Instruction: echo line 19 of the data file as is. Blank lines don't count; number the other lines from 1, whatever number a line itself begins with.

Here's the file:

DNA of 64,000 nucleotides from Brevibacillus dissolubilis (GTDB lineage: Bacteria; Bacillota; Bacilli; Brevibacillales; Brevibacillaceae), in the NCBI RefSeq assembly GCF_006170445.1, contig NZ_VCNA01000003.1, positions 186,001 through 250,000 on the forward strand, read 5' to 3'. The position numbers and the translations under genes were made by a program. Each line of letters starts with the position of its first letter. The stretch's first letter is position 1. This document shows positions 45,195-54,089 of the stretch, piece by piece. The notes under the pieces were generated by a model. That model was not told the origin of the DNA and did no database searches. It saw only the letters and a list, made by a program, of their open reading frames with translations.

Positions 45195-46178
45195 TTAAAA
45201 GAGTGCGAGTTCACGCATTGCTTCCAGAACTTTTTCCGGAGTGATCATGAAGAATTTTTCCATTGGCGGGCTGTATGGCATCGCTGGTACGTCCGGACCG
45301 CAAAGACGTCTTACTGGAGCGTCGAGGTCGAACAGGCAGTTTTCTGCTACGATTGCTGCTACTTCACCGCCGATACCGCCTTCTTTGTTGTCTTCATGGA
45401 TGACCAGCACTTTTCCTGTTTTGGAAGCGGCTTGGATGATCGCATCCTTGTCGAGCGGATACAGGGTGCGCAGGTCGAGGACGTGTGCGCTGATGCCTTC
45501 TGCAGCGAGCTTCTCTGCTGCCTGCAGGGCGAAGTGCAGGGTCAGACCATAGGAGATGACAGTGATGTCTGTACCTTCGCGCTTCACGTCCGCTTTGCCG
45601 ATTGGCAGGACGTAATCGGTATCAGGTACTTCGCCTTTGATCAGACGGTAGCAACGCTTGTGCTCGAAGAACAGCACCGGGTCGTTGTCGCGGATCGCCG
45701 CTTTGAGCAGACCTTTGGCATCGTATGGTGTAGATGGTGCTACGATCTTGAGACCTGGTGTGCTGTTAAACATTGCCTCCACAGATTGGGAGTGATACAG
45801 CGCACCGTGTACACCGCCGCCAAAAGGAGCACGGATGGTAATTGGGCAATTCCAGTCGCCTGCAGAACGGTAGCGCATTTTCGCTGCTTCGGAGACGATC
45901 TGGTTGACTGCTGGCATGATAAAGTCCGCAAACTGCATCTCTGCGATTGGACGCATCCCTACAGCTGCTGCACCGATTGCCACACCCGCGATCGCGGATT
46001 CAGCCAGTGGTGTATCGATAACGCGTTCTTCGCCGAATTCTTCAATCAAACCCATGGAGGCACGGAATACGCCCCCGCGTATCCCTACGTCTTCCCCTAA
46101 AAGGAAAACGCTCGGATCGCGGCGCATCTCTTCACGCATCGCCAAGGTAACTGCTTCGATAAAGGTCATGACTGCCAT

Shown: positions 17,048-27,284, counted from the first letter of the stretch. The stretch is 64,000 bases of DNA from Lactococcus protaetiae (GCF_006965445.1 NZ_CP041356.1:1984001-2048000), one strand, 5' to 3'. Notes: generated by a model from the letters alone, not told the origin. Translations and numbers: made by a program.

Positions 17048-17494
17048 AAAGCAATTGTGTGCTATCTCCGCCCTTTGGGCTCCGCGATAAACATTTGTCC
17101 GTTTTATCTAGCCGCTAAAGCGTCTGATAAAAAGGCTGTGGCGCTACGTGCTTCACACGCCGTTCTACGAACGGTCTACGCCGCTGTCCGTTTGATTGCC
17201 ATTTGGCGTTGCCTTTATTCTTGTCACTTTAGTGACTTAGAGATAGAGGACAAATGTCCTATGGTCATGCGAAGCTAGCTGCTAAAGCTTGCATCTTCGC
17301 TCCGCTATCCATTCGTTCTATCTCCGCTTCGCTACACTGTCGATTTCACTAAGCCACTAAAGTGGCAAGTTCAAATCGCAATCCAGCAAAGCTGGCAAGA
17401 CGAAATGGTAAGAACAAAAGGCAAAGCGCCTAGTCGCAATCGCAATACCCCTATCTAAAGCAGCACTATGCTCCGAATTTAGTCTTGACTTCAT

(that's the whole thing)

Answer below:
17301 TCCGCTATCCATTCGTTCTATCTCCGCTTCGCTACACTGTCGATTTCACTAAGCCACTAAAGTGGCAAGTTCAAATCGCAATCCAGCAAAGCTGGCAAGA